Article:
Director of Photography
@ National Geographic
based in Washington DC
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Sarah Leen is the director of photography for National Geographic magazine and National Geographic Partners. For nearly 20 years she worked as a freelance photographer for National Geographic...
DATE AND TIME Sat, Jun 10, 2017, 9:30 AM –Sun, Jun 11, 2017, 5:00 PM EDT
LOCATION CUNY Graduate School of Journalism 219 W. 40th Street New York, NY 10018
Learn to select, sequence and publish visual stories
Class meets Saturday, June 10 from 10 am to 6 pm and Sunday, June 11 from 11:30 to 6 pm.
The cost for this workshop is $600. Sorry discounts don't apply to master classes.
Description: Many people can take decent photographs. Few photographers understand how to edit, sequence and present their work. These skills will enable you to be better visual storytellers and will help you distinguish yourself from other photographers.In this intensive weekend workshop, you will learn how to edit and sequence photo essays and long-term projects. We will cover story structure, photo editing for presentation in magazines, books, exhibitions or on the web. The workshop will also focus on how to market your stories and yourself.Level: Intermediate to Advanced.
11/22/2016 05:39 pm ET | Updated Dec 02, 2016 By Ben Arnon Read the interview, here.
If you’re like me, you’ve grown up with a deep fascination of and a keen appreciation for the photographs in National Geographic. A true standard bearer in the industry, National Geographic and its photographers are almost mythological.
Have you ever wondered how the entire process of getting the photographs from camera to page actually works? Many of the stories being covered are located thousands of miles from Washington, DC, which serves as the global headquarters for National Geographic. And many of the photographers are in very remote corners of the world with limited access to communications.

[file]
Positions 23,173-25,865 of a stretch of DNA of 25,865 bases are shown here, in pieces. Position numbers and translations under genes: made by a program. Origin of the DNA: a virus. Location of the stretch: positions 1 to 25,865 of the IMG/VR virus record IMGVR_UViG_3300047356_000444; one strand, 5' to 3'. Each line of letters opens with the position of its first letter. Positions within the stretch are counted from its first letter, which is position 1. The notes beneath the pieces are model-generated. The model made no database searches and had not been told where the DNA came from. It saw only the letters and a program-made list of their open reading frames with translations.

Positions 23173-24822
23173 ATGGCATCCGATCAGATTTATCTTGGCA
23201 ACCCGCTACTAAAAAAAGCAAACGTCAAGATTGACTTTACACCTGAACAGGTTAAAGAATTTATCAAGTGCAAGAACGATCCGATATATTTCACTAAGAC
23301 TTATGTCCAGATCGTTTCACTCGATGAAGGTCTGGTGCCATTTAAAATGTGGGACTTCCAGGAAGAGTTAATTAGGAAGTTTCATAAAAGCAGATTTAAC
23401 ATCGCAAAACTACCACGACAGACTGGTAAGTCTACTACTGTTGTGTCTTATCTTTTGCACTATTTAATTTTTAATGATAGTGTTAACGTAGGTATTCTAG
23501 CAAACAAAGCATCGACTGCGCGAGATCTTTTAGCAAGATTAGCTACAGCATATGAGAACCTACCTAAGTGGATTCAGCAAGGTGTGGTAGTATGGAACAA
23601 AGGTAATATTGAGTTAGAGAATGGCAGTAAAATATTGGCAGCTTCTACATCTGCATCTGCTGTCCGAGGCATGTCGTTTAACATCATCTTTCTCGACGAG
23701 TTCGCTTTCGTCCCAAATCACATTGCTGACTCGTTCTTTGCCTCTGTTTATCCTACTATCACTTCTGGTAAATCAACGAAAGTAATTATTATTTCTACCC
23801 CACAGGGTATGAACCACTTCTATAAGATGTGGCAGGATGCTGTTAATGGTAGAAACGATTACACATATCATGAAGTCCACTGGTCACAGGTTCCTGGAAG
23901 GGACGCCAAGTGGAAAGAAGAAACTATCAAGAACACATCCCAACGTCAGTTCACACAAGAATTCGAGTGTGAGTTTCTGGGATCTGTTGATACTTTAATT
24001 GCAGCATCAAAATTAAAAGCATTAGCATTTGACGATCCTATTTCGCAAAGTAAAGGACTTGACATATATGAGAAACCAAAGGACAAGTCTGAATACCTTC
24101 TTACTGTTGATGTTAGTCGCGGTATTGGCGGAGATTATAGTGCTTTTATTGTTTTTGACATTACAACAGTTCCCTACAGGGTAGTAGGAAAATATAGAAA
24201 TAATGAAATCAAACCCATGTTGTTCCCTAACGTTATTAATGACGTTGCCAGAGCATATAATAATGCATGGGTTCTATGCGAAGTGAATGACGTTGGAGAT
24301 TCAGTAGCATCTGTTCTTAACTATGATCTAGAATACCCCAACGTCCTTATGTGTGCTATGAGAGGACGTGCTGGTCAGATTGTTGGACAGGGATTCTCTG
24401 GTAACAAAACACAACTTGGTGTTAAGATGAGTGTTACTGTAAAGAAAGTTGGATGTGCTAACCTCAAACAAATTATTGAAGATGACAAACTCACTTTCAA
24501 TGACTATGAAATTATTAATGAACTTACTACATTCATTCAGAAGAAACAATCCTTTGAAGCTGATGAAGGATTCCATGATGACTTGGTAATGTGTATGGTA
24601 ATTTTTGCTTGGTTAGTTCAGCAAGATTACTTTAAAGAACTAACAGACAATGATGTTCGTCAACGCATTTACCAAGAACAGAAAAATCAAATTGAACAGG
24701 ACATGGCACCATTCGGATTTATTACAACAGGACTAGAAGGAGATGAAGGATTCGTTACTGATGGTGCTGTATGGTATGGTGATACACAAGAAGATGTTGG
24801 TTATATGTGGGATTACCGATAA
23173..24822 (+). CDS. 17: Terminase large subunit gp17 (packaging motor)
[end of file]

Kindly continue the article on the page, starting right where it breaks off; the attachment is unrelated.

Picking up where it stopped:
Few people know the ins and outs of what it takes to produce the magnificent photographs and photo-essays that National Geographic brings to the world like Sarah Leen, who currently serves as Director of Photography for National Geographic Magazine and Partners. Though she is a talented photographer herself, these days Sarah leads the charge on helping National Geographic bring stunning photographs to the world.
I recently interviewed Sarah to better understand the fine art and the craft of editing photos at one of the most prestigious publications in the world. The interview that follows is the second in a series of interviews I will publish that explore the art and craft of editing photographs on the world stage.
I first became interested in taxidermy when I was a child, after seeing a photograph in an oldLifemagazine of the last passenger pigeon, Martha, who died in 1914. It was the first time I had encountered the idea of extinction so directly. I was terribly saddened by this discovery that an entire species could disappear. Martha was preserved and now resides at the Smithsonian National Museum of Natural History. This led me to see taxidermy as a way to encounter the past and see the beauty of what has been lost.